Willard and Scully- I couldn’t find much for Willard, but Scully seems to come from the Irish name, O Scolaidehe, which comes from the word scholaidhe, which means “descendant of the scholar.” Anyone want to try and draw any meaning from that? There is also something called a “horned scully,” which is apparently a, “tapered block of concrete with projecting steel rails, placed underwater to tear holes in the bottom of boats.” This may mean something if you consider the book’s ubiquitous use of water as a symbol.
Patrician- Dr. McCoy noted in class the connection of the names meaning to noblemen, and how this further reveals Jacob’s desires.
Vaark- Not much. Only thing I came up with was V.A.R.K., “an acronym that stands for Visual, Aural, Read/write, and Kinesthetic sensory modalities that are used for learning information.” Maybe Morrison was aware of this and she was using it to point the reader towards the book’s focus on literacy and how people read signs and symbols—something she discusses in the interview Dr. McCoy initially posted on the blog—but personally I’m leaning towards pleasant coincidence on this one.
Peter Downes- He has a small part in the book, yet the text seems to draw attention to his name, “Downes was his name. Peter Downes.” (34) Unfortunately, I couldn’t find anything significant about the name choice.
Sorrow/Complete- This name seems to be obvious in its meaning. But, when you realize that it may be the only name obvious in its meaning, does this give it another meaning? Also, W.E.B. Dubois “The Songs of Sorrow” comes to mind.
Twin- Only wanted to point out that the two most notable pairs of twins in the Bible are Jacob and Esau, as well as Pharez and Zarah. P&Z are notable not only because they are Jacob’s grandchildren, but also because the story of their birth centers on a misinterpretation of signs.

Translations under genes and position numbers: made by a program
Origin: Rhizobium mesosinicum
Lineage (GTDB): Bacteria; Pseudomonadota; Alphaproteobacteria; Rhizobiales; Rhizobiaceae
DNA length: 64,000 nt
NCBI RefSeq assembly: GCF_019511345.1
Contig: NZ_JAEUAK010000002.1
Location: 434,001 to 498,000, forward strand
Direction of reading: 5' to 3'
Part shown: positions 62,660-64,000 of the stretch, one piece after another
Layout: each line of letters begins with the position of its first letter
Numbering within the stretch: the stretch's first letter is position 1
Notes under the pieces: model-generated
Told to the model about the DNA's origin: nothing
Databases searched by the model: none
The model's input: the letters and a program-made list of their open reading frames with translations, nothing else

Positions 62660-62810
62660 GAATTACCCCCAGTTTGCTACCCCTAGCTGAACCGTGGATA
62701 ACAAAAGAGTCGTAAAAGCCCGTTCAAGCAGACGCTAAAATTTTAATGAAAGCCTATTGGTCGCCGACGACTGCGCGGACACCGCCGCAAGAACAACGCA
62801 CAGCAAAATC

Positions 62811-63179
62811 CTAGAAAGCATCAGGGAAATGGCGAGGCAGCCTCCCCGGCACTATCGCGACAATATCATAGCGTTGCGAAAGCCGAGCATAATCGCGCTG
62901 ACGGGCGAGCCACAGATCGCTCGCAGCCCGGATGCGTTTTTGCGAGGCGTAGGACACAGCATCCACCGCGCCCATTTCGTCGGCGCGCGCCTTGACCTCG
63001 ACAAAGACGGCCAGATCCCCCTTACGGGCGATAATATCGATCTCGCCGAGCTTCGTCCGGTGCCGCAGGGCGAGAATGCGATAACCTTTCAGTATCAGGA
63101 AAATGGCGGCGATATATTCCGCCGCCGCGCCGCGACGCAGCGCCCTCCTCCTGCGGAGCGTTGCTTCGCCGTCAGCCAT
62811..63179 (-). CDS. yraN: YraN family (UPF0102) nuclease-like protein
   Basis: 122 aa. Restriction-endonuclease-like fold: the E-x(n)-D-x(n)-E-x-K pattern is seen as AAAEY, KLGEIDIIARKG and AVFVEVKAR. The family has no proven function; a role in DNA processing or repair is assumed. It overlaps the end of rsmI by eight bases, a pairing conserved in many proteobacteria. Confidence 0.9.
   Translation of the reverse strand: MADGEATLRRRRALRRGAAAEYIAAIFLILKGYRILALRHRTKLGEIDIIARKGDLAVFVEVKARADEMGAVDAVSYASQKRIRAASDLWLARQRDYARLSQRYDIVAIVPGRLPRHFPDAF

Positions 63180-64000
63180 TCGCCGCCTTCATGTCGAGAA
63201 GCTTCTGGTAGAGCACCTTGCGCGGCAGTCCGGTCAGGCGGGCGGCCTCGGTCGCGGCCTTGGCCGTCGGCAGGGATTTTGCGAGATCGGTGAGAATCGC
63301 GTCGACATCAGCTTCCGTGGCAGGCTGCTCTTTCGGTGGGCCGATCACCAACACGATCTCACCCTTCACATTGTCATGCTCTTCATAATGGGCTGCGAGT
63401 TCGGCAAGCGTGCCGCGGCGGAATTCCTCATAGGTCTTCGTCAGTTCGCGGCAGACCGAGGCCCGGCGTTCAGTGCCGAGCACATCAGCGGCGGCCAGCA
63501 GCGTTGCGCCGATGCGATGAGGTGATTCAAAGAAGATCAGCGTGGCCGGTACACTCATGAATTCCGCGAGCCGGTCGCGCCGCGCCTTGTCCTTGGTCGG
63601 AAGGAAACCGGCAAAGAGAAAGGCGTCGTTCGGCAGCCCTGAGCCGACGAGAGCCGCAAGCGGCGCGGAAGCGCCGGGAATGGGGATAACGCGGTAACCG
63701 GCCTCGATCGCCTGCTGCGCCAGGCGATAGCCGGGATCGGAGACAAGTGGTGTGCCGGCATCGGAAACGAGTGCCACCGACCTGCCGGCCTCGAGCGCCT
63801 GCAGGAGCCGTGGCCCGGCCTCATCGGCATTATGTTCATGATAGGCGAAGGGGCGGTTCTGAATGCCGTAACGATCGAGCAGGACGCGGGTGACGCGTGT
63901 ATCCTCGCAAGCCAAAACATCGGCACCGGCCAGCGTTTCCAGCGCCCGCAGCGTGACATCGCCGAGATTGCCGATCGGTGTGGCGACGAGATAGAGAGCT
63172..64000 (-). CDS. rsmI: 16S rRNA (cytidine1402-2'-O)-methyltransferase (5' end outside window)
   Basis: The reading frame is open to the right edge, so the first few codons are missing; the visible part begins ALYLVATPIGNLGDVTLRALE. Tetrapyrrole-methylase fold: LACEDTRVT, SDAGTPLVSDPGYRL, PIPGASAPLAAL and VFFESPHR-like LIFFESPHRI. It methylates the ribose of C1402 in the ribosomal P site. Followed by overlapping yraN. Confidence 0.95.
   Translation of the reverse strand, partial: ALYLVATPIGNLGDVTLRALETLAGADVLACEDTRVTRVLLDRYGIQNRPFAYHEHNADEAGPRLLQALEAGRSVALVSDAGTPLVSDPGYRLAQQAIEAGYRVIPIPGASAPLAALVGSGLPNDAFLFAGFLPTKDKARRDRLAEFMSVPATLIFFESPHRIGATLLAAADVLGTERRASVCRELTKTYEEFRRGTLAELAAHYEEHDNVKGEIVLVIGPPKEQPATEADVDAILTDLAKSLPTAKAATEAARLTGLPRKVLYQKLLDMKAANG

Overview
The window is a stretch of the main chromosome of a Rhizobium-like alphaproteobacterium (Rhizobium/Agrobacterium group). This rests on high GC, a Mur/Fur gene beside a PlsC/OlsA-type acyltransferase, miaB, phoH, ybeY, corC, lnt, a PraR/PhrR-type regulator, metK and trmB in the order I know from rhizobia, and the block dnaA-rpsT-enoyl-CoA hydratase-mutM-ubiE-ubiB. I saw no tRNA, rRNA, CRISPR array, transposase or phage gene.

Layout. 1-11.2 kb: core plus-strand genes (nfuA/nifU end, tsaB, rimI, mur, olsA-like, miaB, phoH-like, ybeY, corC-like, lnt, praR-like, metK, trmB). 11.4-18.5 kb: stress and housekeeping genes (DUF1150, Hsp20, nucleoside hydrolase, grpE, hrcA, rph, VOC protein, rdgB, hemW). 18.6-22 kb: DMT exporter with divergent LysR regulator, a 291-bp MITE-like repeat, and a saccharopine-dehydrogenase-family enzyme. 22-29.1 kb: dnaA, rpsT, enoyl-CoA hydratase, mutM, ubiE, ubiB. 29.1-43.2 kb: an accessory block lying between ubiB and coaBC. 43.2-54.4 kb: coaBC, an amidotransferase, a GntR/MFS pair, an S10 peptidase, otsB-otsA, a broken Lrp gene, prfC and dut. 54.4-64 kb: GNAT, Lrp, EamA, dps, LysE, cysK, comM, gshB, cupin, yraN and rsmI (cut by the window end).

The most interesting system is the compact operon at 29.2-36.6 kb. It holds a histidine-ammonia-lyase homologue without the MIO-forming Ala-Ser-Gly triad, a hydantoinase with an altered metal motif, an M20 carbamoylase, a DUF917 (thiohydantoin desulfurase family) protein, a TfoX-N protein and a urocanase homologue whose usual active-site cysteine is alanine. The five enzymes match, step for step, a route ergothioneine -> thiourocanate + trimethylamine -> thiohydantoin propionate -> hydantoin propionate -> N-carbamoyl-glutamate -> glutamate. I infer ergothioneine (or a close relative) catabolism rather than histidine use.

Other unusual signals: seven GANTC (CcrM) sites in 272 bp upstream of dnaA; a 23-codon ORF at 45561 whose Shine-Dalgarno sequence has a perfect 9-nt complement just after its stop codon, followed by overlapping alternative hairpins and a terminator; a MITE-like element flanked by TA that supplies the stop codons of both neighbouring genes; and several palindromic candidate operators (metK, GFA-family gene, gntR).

“It had no name” (145) – all we know of Sorrow’s baby is that she thought she saw it yawn and, “Lina wrapped it in a piece of sacking and set it a-sail in the widest part of the stream and far below the beavers’ dam” (145). To me this seems to be a Biblical allusion to Moses. Moses was similarly thought to have been sent down the river by his Mother in order to be saved from the Egyptians. Moses would later free the Hebrews from their Egyptian enslavement.
“Instantly, she knew what to name her” (157) – This quotation draws the reader’s attention to the name of Sorrow’s second child. However, the reader is never explicitly told the baby’s name, unless I’ve made a grave mistake and overlooked it, in which case I hope someone will let me know. But if I’m right, then I think this omission is interesting. Anyone want to take a guess? Maybe, “Hope”?
Florens- I saved this one for last because it’s my favorite. Florens is Latin for, “blooming/in bloom: flowering; flowery: bright/shining; flourishing: prosperous” In a way, Florens entire journey could be considered a type of maturing, but the words “blooming” and “flowering” both seem to be too optimistic in regards to Florens story. Also, note that Florens describes herself as, “withering” (187) when she mentions the episode in the Widow’s closet. The flower metaphor can also be extended to when the blacksmith describes her as “nothing but wilderness” (166). In this sense she is a wildflower, which the online Oxford Dictionary defines as, “A flower of an uncultivated variety or a flower growing freely without human intervention.” It’s hard to identify Florens’ life as one that has been without human intervention, but I still find the definition of wildflower interesting because it seems to convey a more positive meaning than what the Blacksmith intended. Perhaps this is why Florens comes to the conclusion, “Slave. Free. I last.” (189) Finally I want to mention a description of the Blacksmith’s gate on page 176, “Looking more closely he saw the gilded vines were actually serpents, scales and all, but ending not in fangs but flowers. When the gate was opened, each one separated its petals from the other. When closed, the blossoms merged.” Since the book ends with the gates forever closed, therefore the blossoms have merged and are no longer separated, recalling Florens’ words, “I am become wilderness but I am also Florens. In full. (189)
Malaik- I lied, this is the last one. In Arabic, Malik means “king.”